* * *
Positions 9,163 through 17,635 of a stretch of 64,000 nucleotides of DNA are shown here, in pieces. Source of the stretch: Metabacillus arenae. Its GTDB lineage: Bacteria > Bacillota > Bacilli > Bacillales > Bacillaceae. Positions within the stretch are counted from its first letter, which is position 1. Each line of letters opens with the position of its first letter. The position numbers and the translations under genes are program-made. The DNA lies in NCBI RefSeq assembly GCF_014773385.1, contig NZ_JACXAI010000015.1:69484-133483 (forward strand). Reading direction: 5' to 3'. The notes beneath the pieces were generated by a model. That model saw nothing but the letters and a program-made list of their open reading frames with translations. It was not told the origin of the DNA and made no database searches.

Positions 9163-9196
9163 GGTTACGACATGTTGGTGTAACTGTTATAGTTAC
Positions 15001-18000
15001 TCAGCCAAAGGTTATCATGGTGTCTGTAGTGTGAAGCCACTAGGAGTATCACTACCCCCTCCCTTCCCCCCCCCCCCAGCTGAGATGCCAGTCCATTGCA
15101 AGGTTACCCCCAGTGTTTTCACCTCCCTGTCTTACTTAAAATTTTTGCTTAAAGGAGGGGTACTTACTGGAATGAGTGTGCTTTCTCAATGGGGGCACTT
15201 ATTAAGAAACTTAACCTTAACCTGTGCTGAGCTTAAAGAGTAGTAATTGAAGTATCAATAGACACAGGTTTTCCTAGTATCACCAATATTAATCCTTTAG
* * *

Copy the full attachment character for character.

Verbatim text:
Positions 9,163 through 17,635 of a stretch of 64,000 nucleotides of DNA are shown here, in pieces. Source of the stretch: Metabacillus arenae. Its GTDB lineage: Bacteria > Bacillota > Bacilli > Bacillales > Bacillaceae. Positions within the stretch are counted from its first letter, which is position 1. Each line of letters opens with the position of its first letter. The position numbers and the translations under genes are program-made. The DNA lies in NCBI RefSeq assembly GCF_014773385.1, contig NZ_JACXAI010000015.1:69484-133483 (forward strand). Reading direction: 5' to 3'. The notes beneath the pieces were generated by a model. That model saw nothing but the letters and a program-made list of their open reading frames with translations. It was not told the origin of the DNA and made no database searches.

Positions 9163-9196
9163 GGTTACGACATGTTGGTGTAACTGTTATAGTTAC
Positions 15001-18000
15001 TCAGCCAAAGGTTATCATGGTGTCTGTAGTGTGAAGCCACTAGGAGTATCACTACCCCCTCCCTTCCCCCCCCCCCCAGCTGAGATGCCAGTCCATTGCA
15101 AGGTTACCCCCAGTGTTTTCACCTCCCTGTCTTACTTAAAATTTTTGCTTAAAGGAGGGGTACTTACTGGAATGAGTGTGCTTTCTCAATGGGGGCACTT
15201 ATTAAGAAACTTAACCTTAACCTGTGCTGAGCTTAAAGAGTAGTAATTGAAGTATCAATAGACACAGGTTTTCCTAGTATCACCAATATTAATCCTTTAG